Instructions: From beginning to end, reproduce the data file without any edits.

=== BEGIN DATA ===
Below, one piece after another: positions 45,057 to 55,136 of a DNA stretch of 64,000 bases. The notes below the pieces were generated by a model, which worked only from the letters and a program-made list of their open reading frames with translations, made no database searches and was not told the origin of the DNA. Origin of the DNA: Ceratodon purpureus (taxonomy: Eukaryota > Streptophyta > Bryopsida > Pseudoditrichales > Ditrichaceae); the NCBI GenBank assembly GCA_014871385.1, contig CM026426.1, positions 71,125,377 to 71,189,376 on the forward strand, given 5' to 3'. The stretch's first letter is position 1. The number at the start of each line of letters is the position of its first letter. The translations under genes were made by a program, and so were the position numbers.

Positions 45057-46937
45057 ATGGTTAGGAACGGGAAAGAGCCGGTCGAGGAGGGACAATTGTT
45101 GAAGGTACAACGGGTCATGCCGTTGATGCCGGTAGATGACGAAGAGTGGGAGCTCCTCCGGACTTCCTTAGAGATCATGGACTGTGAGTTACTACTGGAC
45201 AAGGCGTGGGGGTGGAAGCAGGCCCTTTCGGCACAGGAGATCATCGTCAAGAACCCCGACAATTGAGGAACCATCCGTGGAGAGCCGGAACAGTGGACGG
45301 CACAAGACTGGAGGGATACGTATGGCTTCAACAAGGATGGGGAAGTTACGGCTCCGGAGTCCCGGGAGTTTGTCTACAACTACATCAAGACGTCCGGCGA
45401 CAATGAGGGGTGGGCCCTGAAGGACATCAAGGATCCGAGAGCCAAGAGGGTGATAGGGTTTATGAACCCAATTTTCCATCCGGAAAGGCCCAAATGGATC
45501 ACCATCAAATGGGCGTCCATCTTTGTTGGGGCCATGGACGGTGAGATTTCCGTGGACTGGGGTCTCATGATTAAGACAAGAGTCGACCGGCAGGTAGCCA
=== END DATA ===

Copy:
Below, one piece after another: positions 45,057 to 55,136 of a DNA stretch of 64,000 bases. The notes below the pieces were generated by a model, which worked only from the letters and a program-made list of their open reading frames with translations, made no database searches and was not told the origin of the DNA. Origin of the DNA: Ceratodon purpureus (taxonomy: Eukaryota > Streptophyta > Bryopsida > Pseudoditrichales > Ditrichaceae); the NCBI GenBank assembly GCA_014871385.1, contig CM026426.1, positions 71,125,377 to 71,189,376 on the forward strand, given 5' to 3'. The stretch's first letter is position 1. The number at the start of each line of letters is the position of its first letter. The translations under genes were made by a program, and so were the position numbers.

Positions 45057-46937
45057 ATGGTTAGGAACGGGAAAGAGCCGGTCGAGGAGGGACAATTGTT
45101 GAAGGTACAACGGGTCATGCCGTTGATGCCGGTAGATGACGAAGAGTGGGAGCTCCTCCGGACTTCCTTAGAGATCATGGACTGTGAGTTACTACTGGAC
45201 AAGGCGTGGGGGTGGAAGCAGGCCCTTTCGGCACAGGAGATCATCGTCAAGAACCCCGACAATTGAGGAACCATCCGTGGAGAGCCGGAACAGTGGACGG
45301 CACAAGACTGGAGGGATACGTATGGCTTCAACAAGGATGGGGAAGTTACGGCTCCGGAGTCCCGGGAGTTTGTCTACAACTACATCAAGACGTCCGGCGA
45401 CAATGAGGGGTGGGCCCTGAAGGACATCAAGGATCCGAGAGCCAAGAGGGTGATAGGGTTTATGAACCCAATTTTCCATCCGGAAAGGCCCAAATGGATC
45501 ACCATCAAATGGGCGTCCATCTTTGTTGGGGCCATGGACGGTGAGATTTCCGTGGACTGGGGTCTCATGATTAAGACAAGAGTCGACCGGCAGGTAGCCA